I was chatting to a friend about a couple that we both know who have an oven that is like new! They never cook. This brief conversation coincided with a collection of recipes for easy Sunday lunches that I became aware of last week.
The fact is that it isn't hard to produce such a meal with the most difficult part being timing - hell I can do it!
It is also considerably cheaper to eat fresh food as above than buying pre-packed meals or attending fast food outlets.
The piece of brisket was the most expensive element at £4.89 but it will cover 5 meals.
Potatoes were less than £1 and again that is for 5 meals.
Green beans £1 - 4 meals
Carrots 50p - 3 meals.
4 Yorkshire puddings £1
So a total of £7.75 for 4 or 5 meals £1 - 75/portion.
This idiot's guide to cooking.
Pre-heat the oven to 175degrees C
Place the meat in a roasting tin, surround with potatoes and pour in half a pint of boiled water.
Season with salt and pepper.
Cover with kitchen foil and put in the oven for about 2 hours.
Baste and turn the potatoes after 1 hour.
Remove the foil and increase the oven temperature to 200 degrees C for 20 minutes.
Time to start the vegetables
Slice the carrots and trim the beans and put in boiling water for twenty minutes.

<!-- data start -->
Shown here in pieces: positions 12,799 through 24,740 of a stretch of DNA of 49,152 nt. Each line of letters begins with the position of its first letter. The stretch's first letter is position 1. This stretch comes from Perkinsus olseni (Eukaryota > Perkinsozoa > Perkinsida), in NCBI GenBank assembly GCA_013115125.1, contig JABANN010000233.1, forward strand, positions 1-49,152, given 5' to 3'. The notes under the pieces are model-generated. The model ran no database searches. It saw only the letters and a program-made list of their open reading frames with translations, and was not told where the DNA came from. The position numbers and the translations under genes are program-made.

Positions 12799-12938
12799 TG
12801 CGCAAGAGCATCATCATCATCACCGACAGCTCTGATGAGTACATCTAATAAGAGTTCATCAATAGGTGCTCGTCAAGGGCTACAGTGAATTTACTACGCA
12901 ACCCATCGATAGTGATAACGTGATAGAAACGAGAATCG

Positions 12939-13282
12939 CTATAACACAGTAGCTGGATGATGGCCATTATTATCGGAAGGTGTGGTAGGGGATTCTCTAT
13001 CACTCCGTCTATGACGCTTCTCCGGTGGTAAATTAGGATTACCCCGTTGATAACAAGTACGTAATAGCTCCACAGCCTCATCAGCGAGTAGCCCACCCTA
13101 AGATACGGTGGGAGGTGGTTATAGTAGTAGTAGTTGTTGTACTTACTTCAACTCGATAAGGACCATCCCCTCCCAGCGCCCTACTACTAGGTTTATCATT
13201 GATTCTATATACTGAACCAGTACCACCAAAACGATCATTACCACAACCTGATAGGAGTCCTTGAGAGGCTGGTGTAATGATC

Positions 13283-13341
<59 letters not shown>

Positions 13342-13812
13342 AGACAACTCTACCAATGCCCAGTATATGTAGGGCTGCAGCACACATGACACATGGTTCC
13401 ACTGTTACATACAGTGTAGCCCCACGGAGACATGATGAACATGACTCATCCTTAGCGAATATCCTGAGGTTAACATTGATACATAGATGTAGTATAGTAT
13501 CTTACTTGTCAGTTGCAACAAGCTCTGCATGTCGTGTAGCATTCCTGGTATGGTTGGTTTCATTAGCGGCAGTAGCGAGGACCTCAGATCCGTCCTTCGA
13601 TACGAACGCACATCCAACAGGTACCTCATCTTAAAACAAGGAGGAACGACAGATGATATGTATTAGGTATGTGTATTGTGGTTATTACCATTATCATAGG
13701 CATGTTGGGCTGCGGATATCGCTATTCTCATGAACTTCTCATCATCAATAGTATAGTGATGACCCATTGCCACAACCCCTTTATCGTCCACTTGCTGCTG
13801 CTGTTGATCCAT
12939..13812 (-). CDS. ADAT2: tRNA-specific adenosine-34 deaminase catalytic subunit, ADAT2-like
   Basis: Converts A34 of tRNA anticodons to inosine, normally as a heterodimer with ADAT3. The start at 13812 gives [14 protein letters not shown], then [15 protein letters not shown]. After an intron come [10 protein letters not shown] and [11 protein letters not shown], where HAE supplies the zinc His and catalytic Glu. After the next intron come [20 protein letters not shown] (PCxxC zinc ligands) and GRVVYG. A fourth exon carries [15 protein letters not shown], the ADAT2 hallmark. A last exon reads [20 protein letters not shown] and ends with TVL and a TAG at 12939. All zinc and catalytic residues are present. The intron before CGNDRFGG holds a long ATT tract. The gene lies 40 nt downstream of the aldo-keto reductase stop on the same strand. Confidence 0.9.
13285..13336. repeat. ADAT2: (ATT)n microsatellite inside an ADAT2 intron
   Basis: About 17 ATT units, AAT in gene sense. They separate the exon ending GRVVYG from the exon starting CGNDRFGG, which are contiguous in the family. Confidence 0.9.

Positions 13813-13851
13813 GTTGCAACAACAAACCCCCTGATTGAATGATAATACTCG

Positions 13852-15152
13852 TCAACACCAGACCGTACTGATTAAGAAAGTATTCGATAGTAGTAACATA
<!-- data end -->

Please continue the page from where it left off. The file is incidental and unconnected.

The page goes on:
Yorkshire puddings are the bone of contention. I have made them but it is time consuming, utensil heavy and not guaranteed successful so I buy pre-cooked because they heat up and you have a guaranteed result in 3 to 4 minutes.
Pop the Yorkshire puds in the oven about 3 minutes before serving the meat.
Remove the meat and potatoes from the roasting tin and place on a carving dish or plate. Move the roasting tin with its meat juices to the hob and turn on a low heat. Add a half pint of boiling water and some gravy browning and stir in with the meat juices. Decant the gravy to a serving jug.
Drain the vegetables and put a knob of butter in the pan (I cook them in the same pan), season and serve with their buttery glaze.
Put the Yorkshire pudding on the plate.
Carve the meat and serve with a pouring of gravy over the meat.
Couldn't be simpler!
Middle Ages Feast
So what did people feast upon five or six hundred years ago?
In the Middle Ages what you chose to eat was often dictated by outside influences such as religious considerations. So Fridays, Saturdays, Lent and Advent had foods that were traditionally served and it was usually fish. That is something that has carried on into the 21st century in some households on Fridays.
Food came to the feast table in courses made up of separate dishes. An elite meal may begin with a pottage (thick soup or stew) served alongside boiled meats such as beef or mutton, and matbe a fried dish - a 'fritter'. A second course might have a further pottage, with roast meats and prestigious birds such as peacocks or herons, a set cream dish or jelly and a fritter. A third course might include further cream, roasted small birds such as sparrows, possibly a fruit dish and (you've guessed it) a fritter. Fruit and cheese conclude the meal.
If you are a foodie it may be better if you don't read this!